I am not in favor of putting nets on every blue run on earth. I think it would be large PITA and waste of money. OTOH, I would far prefer nets on these runs to some government or ski area telling me I'm required to wear a helmet...at least the nets might actually help me someday. Mandatory helmet rules are utterly asinine and out of place in skiing. Voluntary installation of netting might actually make some sense, yet it results in a furious outcry of rage that someone might sully the designs of Galapagos Chuck D. This is a weird and irrational reaction.
post #50 of 126
Honestly, I don't see a problem with taking trees, and other dangerous obstacles, out of the equation on blues where it is feesible. Leave the "deadly" (OOOooohh) obstacles on the advanced runs. Who gives a rat's arse about blues anyway?
post #51 of 126
Thread Starter 
Quote:
Originally Posted by crgildart View Post
Leave the "deadly" (OOOooohh) obstacles on the advanced runs. Who gives a rat's arse about blues anyway?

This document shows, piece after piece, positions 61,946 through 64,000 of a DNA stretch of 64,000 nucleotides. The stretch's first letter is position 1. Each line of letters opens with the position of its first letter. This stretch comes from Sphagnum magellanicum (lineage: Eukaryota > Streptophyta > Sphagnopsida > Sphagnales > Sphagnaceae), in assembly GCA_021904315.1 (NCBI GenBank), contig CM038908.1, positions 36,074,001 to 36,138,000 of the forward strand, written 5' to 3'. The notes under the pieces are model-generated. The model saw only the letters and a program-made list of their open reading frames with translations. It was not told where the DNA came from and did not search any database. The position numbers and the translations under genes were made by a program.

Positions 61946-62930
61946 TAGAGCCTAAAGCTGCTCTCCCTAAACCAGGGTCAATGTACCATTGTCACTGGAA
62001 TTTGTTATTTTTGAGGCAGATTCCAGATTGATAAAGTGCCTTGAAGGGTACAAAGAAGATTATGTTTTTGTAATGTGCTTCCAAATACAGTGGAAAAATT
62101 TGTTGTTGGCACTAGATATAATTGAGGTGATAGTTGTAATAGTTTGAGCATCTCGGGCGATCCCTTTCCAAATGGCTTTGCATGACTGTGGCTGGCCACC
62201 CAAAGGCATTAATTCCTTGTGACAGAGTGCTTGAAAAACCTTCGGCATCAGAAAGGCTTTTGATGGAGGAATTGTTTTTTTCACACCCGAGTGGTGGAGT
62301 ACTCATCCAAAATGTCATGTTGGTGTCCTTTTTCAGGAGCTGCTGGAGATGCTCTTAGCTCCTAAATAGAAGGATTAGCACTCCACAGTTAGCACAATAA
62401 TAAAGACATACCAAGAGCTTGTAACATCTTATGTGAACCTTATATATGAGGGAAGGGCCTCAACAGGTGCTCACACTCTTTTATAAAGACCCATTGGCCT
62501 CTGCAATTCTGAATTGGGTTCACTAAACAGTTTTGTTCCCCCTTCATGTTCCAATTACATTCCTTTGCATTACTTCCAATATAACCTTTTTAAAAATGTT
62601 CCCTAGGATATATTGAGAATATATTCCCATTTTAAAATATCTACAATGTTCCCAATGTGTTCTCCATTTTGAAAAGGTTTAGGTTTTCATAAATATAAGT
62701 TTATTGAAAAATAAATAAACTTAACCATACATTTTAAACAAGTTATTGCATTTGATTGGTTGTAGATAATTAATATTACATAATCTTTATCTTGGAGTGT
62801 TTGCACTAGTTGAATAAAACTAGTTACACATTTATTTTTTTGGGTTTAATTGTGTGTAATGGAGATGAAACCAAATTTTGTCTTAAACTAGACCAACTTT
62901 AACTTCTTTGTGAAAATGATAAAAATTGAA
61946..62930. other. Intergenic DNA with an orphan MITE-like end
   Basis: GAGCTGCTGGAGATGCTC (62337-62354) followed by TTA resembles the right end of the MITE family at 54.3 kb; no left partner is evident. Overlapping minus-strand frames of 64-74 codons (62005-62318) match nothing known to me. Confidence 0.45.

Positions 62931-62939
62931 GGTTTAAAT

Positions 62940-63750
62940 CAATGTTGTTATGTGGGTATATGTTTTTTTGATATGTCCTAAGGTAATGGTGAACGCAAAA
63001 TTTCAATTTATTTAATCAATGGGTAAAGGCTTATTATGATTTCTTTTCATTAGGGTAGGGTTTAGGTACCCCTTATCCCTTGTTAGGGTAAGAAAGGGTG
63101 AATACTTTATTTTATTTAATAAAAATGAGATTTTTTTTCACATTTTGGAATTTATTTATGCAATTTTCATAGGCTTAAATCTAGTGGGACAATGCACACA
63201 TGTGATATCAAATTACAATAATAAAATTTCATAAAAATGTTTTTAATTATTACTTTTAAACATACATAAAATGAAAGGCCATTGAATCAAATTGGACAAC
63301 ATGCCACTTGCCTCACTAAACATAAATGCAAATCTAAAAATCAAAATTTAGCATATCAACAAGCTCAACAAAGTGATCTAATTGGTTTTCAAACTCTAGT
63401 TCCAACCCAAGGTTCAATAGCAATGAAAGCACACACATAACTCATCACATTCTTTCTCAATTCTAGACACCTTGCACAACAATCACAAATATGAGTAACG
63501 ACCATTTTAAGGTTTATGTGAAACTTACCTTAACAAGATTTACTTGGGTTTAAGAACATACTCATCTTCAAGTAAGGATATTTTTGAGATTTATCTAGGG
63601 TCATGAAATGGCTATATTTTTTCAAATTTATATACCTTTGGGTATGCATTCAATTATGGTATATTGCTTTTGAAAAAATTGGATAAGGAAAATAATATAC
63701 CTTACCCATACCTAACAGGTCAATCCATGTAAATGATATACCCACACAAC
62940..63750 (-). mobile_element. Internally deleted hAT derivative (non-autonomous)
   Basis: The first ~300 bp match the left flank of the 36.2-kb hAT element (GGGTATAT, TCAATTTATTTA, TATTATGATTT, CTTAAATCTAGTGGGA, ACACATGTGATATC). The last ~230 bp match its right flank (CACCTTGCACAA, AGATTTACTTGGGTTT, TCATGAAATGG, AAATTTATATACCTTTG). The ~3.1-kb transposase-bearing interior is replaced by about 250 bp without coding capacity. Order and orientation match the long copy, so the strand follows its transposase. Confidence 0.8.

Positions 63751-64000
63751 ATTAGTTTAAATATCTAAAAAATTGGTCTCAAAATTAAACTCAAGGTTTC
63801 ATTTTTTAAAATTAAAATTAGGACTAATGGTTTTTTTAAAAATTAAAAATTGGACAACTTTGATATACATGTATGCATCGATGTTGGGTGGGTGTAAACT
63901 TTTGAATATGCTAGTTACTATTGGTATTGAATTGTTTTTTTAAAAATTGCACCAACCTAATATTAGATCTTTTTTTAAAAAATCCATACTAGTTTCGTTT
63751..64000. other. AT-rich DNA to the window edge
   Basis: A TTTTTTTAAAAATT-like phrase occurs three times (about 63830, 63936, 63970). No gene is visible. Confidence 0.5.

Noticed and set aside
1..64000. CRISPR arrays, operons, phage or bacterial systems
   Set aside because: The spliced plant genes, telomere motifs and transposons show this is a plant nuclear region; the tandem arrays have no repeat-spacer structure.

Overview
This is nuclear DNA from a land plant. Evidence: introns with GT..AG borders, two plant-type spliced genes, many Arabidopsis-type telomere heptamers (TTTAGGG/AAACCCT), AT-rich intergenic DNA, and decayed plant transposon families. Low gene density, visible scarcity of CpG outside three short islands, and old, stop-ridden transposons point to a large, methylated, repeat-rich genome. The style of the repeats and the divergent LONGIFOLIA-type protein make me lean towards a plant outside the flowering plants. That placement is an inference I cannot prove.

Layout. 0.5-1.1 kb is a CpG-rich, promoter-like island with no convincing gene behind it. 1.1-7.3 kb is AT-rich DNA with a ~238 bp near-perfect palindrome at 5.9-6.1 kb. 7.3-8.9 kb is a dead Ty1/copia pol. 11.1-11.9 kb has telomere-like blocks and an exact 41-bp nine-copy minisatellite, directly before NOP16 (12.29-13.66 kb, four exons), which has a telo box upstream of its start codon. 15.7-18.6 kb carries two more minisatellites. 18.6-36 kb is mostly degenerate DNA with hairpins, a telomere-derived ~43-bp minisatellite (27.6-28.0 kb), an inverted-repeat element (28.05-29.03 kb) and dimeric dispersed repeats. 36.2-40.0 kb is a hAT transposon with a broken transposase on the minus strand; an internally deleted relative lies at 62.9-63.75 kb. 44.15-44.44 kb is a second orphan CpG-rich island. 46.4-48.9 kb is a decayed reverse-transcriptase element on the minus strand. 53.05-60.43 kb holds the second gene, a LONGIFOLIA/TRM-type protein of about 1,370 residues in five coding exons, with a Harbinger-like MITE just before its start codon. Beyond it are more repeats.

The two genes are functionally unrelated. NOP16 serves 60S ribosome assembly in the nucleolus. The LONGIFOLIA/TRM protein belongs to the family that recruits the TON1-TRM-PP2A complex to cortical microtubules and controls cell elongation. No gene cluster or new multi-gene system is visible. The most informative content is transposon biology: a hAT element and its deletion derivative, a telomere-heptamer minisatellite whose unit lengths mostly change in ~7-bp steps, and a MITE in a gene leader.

This is a valid point. The comments about limiting the access to the tree skiing struck me as funny for that reason.

The cost would be fairly tremendous. Net systems could probably be mass produced for considerably less money if the market grew, though the maintenance cost would always be huge, particularly at places where snowmaking equipment is dragged around all the time. But would it be worth it? I don't know and I really doubt it, but I do know the argument about helmets is moot when the problem is people skiing or sliding off groomed terrain at speeds that lead to death.
post #52 of 126